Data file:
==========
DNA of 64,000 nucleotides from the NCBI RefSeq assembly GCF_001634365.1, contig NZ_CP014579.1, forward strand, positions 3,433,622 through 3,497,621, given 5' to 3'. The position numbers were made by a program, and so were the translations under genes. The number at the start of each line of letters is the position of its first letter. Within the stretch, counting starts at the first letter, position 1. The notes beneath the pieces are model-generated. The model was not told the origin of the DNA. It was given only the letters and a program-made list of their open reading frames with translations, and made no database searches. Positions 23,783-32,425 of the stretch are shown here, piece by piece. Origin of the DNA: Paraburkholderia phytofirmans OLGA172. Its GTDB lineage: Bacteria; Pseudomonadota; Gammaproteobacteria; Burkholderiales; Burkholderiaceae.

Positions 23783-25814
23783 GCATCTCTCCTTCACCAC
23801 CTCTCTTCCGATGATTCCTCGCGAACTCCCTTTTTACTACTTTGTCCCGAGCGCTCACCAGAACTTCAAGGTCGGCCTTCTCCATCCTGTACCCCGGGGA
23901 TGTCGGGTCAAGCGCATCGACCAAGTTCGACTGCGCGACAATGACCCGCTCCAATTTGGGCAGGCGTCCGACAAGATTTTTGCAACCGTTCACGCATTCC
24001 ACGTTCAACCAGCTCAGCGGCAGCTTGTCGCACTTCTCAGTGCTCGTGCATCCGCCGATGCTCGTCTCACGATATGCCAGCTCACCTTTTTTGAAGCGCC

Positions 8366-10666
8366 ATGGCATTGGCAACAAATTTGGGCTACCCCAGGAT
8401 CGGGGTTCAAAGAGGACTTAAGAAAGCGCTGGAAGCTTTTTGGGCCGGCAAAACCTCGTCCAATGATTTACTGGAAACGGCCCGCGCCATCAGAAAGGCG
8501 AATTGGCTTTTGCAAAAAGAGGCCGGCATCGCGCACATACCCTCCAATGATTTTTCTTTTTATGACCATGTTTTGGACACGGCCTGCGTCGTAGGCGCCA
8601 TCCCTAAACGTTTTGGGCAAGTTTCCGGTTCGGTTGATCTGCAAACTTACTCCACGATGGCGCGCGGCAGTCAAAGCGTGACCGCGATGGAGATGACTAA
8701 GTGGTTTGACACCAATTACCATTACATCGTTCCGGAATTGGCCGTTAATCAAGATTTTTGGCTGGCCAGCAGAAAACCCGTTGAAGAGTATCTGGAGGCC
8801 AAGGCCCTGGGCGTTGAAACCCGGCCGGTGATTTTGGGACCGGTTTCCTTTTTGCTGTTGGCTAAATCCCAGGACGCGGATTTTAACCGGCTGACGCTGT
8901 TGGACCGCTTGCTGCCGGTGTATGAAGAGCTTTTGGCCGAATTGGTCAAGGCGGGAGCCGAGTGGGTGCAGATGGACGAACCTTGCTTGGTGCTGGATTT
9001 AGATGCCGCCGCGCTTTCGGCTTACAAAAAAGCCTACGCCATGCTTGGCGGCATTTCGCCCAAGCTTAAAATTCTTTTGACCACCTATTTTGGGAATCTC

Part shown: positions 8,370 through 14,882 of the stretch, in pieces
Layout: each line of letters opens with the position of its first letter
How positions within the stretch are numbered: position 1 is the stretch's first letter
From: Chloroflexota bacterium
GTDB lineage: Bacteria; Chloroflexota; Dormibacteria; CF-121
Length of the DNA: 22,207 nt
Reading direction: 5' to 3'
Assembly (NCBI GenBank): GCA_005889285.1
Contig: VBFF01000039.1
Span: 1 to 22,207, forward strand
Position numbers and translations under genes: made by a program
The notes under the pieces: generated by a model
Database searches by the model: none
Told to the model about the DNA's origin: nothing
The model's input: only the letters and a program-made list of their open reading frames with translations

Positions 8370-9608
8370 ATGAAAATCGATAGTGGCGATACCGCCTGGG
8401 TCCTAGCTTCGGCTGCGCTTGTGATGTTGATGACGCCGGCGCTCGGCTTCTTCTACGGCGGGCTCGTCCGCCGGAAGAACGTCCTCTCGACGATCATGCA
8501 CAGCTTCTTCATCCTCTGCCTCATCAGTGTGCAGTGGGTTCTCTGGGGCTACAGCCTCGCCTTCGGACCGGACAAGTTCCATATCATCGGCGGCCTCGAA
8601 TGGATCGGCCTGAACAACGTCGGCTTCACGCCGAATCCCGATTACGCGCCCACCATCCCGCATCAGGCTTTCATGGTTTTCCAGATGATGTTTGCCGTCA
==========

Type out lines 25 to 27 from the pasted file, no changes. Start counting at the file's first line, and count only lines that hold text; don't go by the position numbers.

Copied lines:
Span: 1 to 22,207, forward strand
Position numbers and translations under genes: made by a program
The notes under the pieces: generated by a model